Special Focus: Kalo

Part of "What is Kuleana Homesteading?"

Kalo holds much importance in Hawai‘i. Not only is kalo a nutritious food staple brought by Polynesians to Hawai‘i, it is also considered to be a family ancestor of the Hawaiian people, as told through the story of Hāloa. You will learn this story in the first Useful Link of this segment. 

The story of Hāloa and his older brother, Kalo, and their relationship and care for one another demonstrates the deepest manifestation of kuleana. The kuleana between Hāloa and kalo is a commitment that goes beyond simple responsibility or stewardship. The meaning of kuleana holds many physical and spiritual dimensions that are described by the story link in this segment. 

 

As described in the story of Hāloa and Kalo, all Hawaiians are descendants of Hāloa. Through that descendent relationship to Hāloa there is also family relationship to the kalo, the ʻāina, and the rest of the natural world.

 

As a family member, kalo takes care of us by providing us with sustenance and beauty. In turn we take care of kalo by providing it with healthy land, clean water and our efforts to help it to thrive. When land and water are healthy the community is healthy.

 

Start this segment with a link to the story of Hāloa with kalo farmer, cultural practitioner and educator Lanakila Manguail, produced by Kumukahi.org. Then watch two videos of the well-loved and deeply committed late uncle Jerry Konanui, a gentle warrior in his efforts to document the many varieties of Hawaiian taro for future kalo farmers. The Useful Links also include stories of several Hawaiian farmers and educators across Hawai‘i who are growing kalo as their kuleana and for future generations.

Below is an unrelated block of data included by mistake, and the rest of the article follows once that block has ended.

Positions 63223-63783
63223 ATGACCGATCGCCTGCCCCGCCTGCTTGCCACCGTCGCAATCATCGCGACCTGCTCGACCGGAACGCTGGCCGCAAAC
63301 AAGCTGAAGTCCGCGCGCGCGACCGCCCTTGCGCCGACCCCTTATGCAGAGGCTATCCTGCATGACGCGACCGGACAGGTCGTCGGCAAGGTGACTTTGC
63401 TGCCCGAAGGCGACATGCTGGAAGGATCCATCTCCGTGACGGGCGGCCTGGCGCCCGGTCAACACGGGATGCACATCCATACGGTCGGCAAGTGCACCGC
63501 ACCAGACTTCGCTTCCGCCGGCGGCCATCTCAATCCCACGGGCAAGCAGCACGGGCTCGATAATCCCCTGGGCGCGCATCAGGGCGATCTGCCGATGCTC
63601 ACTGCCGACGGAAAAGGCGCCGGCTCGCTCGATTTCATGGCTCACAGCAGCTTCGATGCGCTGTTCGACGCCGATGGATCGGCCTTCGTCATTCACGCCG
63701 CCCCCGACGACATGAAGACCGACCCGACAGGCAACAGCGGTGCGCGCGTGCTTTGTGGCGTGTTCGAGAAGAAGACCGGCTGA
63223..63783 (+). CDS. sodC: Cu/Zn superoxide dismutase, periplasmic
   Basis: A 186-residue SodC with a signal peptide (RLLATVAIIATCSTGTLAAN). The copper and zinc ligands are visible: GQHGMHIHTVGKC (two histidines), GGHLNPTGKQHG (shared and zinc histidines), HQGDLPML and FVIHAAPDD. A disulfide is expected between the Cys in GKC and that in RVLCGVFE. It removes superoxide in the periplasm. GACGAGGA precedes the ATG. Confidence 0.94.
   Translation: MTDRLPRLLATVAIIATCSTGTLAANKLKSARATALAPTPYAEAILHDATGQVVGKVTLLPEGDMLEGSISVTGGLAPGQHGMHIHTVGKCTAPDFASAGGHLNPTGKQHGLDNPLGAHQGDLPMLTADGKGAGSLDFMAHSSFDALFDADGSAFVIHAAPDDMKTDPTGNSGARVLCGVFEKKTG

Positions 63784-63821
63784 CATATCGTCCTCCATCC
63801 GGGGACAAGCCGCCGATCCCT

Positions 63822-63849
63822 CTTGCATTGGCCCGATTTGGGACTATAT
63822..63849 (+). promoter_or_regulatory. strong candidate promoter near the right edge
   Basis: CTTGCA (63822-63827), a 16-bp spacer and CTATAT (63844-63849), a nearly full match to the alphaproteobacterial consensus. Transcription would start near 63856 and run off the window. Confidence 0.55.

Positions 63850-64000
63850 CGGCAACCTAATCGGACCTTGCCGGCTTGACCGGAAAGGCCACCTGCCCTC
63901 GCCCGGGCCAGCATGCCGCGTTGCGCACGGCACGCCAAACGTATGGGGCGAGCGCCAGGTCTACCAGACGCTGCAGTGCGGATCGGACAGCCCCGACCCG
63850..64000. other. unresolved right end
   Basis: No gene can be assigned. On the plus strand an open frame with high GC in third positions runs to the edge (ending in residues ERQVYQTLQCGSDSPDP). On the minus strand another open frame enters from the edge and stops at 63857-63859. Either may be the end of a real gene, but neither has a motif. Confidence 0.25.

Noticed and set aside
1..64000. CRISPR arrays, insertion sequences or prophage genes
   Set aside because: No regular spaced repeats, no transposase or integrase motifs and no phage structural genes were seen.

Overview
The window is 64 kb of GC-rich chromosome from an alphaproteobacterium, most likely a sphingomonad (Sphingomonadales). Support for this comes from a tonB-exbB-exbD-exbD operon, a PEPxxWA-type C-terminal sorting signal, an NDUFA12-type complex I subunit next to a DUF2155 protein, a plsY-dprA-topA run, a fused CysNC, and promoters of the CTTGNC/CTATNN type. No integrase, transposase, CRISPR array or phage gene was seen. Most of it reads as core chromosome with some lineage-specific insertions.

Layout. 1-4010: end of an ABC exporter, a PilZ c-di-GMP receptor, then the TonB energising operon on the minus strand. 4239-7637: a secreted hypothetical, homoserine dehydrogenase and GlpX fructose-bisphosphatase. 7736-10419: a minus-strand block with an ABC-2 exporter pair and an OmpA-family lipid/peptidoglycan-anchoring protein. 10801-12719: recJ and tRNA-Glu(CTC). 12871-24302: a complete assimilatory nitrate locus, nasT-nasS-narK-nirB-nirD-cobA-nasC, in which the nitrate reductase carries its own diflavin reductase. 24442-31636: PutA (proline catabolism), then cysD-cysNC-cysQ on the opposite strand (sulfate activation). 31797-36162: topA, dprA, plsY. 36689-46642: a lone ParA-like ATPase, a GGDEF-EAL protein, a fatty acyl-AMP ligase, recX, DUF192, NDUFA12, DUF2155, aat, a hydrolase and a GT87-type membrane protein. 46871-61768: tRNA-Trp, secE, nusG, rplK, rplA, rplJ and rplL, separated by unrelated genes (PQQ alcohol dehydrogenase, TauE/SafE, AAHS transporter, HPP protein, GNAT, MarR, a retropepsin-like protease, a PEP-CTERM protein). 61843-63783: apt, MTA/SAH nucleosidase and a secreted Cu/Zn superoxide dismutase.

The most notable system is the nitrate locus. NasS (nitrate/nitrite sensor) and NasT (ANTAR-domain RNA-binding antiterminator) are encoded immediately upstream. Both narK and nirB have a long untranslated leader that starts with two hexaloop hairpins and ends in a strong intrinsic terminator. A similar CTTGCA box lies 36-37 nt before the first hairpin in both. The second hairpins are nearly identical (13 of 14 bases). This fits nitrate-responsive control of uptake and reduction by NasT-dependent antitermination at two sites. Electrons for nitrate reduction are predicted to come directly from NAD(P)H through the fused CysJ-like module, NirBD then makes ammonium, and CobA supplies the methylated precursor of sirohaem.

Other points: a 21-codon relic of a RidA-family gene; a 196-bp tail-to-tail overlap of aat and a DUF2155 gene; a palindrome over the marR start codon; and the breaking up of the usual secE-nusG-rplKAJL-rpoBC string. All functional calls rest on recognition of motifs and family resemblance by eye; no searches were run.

Publications and kalo varietal charts linked in this Course segment are important reference guides for the beginning as well as the experienced kalo farmer. 

> Back to Course 1:

What is Kuleana Homesteading?

Useful Links:
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THe Story of Hāloa and Kalo

From Kumukahi.org, hear Lanakila Manguail tell the important story of Hāloa, the younger brother of kalo.

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Chris Kobayashi on Kaua‘i shares organic taro farming techniques.

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Bishop Museum illustration of kalo part names in Hawaiian and English.

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Summary of definitive book on taro growing in Hawaii. From UH Press.

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VIDEO: The Reppuns

Charlie and Paul Reppun share their decades of knowledge about the ‘āina and growing kalo.

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Growing Upland Taro

Informative article by Glenn Teves, UH taro expert, on growing taro in Hawaiian uplands.

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Uncle Jerry Konanui documents many varieties of taro in this excellent Youtube video playlist.

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Hōkūao Pellegrino farms his family's ancestral taro lands and passes down tradition and legacy. From PBS Hawaii.

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List of Taro Varieties

Interactive list from UH Mānoa College of Tropical Agriculture & Human Resources

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Taro farmer Bobby Pahia shows how and why he harvests, cares for and replants kalo. 

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In this 30-minute presentation the late Uncle Jerry Konanui describes the depth of knowledge about kalo collected and passed down through Hawaiian generations. A must-watch for aspiring kalo farmers.